folk music


Lots of young Brit folk in Alexandria VA last night – unfortunately the venue was barely a 1/3 full. The bill was a three act stunner. Starting out with Mumford & Sons for a jolly 30 minute set — a very fun foursome. They are an engaging group of lively young guys who seem to get a big kick out of singing their songs as we got from listening to them.

The second act was Johnny Flynn. An amazingly talented musician with a great band in support – Johnny played no fewer than 4 instruments including his wonderful vocal abilities. I suspect he has soul of elderly bluesman from a previous life. Had to pick up his CD A Larum after and love it already.

Finally, Laura Marling (subject of my July 25 entry) played a gorgeous set. I knew about her lovely voice but for some reason, I didn’t really focus on her talent as a guitarist (probably because I’ve seen little video of her in performance). I was alternately mesmerized by her fingers as well as her face. I get the feeling she is a rather shy person so I hope performing isn’t too much of a struggle for her. Her backing band was excellent (including Marcus Mumford on drums, other instruments and vocals) and the rapport was fun including a giggle fit at the beginning of the last song Alas I Cannot Swim. I would have loved to hear Typical and New Romantic but that’s just my personal preference.

My one picky note about the whole evening had to do with the sound levels at the Birchmere. It was a little loud for me. I had hoped not to need earplugs but since my ears are quite sensitive I found it to be just a bit wince making. It’s unfortunate that I suffer from tinnitus and loud sound levels really aggravate it. I was lucky in that I thought to bring my iPod with in-the-ear headphones and I could use them as an impromptu earplugs – just took the edge off the sound and I could enjoy everything without wincing or worrying. I hope I didn’t look rude wearing headphones to a concert – I really was listening!! ( I guess that’s just TMI on me or what!)

I wish I had thought to take my camera but I completely missed that one. Here is are videos from YouTube from all the acts so you can a feeling for the experience.

Mumford & Sons

Johnny Flynn and the Sussex Wit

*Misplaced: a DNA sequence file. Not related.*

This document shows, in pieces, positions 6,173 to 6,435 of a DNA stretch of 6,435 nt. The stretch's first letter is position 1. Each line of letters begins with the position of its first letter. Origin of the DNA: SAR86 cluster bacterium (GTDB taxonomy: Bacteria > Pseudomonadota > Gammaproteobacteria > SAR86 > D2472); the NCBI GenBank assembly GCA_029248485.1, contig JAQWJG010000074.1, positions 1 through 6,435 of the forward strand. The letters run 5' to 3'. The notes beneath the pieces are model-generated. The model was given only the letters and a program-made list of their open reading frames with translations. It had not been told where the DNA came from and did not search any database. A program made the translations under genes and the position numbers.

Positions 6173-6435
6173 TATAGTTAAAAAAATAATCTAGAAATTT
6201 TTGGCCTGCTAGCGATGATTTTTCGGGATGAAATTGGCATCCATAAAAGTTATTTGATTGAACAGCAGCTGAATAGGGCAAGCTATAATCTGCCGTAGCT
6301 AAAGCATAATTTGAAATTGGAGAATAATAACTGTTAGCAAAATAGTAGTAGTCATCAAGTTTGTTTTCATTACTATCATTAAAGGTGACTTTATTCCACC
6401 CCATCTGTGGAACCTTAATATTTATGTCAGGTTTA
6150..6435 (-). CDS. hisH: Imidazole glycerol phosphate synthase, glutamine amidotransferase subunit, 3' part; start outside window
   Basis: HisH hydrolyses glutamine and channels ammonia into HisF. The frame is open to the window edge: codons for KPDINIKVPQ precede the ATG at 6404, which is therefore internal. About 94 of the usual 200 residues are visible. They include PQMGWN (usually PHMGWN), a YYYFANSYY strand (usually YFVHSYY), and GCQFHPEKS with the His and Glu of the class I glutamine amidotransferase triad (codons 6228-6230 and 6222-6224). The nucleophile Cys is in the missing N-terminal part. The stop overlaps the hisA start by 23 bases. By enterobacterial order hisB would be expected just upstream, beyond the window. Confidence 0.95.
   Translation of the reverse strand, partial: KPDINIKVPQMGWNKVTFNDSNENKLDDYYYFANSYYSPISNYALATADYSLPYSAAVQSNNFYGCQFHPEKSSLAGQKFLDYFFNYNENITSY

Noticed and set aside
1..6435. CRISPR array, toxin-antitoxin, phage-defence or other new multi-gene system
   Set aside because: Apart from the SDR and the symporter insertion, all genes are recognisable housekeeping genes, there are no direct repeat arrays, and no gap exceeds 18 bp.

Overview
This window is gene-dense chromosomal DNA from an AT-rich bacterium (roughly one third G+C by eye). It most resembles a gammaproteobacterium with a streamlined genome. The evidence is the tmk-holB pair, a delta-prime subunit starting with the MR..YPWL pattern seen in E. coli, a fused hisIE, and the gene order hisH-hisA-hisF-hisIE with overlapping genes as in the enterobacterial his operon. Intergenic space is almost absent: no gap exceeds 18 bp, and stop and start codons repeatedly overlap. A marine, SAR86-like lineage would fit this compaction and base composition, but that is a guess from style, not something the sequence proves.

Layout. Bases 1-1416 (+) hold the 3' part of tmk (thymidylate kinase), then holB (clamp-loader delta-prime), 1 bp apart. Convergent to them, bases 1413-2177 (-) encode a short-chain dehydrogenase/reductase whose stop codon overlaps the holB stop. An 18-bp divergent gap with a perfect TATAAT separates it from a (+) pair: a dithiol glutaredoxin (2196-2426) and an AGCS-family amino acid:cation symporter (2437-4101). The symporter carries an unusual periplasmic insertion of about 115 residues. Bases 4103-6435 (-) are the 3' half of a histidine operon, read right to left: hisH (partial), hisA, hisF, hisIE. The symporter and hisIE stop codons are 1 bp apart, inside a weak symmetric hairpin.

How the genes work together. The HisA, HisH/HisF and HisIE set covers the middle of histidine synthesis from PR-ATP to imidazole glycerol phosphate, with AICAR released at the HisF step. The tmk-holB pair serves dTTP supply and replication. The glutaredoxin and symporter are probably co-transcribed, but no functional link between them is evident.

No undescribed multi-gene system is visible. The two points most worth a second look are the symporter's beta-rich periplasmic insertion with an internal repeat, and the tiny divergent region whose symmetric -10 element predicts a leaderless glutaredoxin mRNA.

Laura Marling

Mercury Music Prize nominee Laura Marling is learning to swim – Times Online

I downloaded Laura Marling’s EP My Manic and I last April and got the CD Alas I Cannot Swim earlier this month. She’s a singer/songwriter of incredible talent. She has a seemingly simple folk style and her lyrics are complex – especially for an 18-year-old. Her talent has not gone unnoticed. She’s been nominated for this year’s Mercury Music Prize in the UK.

Check out the video below and her music on iTunes or at her official site.

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Live! – washingtonpost.com

This time a not-so-shameless plug. My brother’s group, Woods Tea Co., is playing tonight at the Alden Theatre at the McLean Community Center here in northern Virginia. The Washington Post called Howard (second from the left in the photo) for an interview and ran the linked piece in the Fairfax edition last Thursday. Soon I shall head out to see the show.

Check out the band’s website for sound clips and schedule.

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NPR : Krauss and Plant: Opposites Attract on a Sweet CD

I would never have paired these two together. I love Alison Krauss but I’ve never been a Robert Plant/Led Zeppelin fan (Stairway to Heaven reminds me too much of high school). Hearing the snippets of them singing together on this podcast makes me want to buy this CD.

I shouldn’t be surprised that I like this CD since it was produced my T-bone Burnett who has produced so many great artists – Tony Bennett, k.d.lang, the Wallflowers, O Brother, Where Art Thou? soundtrack) including his wife, Sam Phillips.

The NPR site has three of the songs available for a listen. I especially liked Gone Gone Gone by the Every Brothers. Do listen to the interview if you can.

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Wood’s Tea founder dies

Burlington Free Press.com | Living

Rusty Jacobs, founder of the folk group Wood’s Tea Company, died Wednesday at his home in South Burlington. He was 56. The cause of death is pending, said band member and friend Howard Wooden.

Jacobs moved to Burlington to attend the University of Vermont and settled here. He was a rock ‘ n’ roll musician who became enamored of the Chieftans, a traditional Irish group and, influenced by their music, turned to traditional music in his own playing, Wooden said.

“Rusty was a master pennywhistle player and great rhythm guitar player,” Wooden said. “More than that, he was a personality. He had an engaging, soft soul. He was a gentle and peaceful man, and that came through on stage.”

Wood’s Tea Company is my brother’s band. I had the pleasure of meeting Rusty several times at gigs and at my brother’s home. He was a sweet man with a sparkling eye. I can hardly believe this news is true. Please read the linked article to learn more about this wonderful person.

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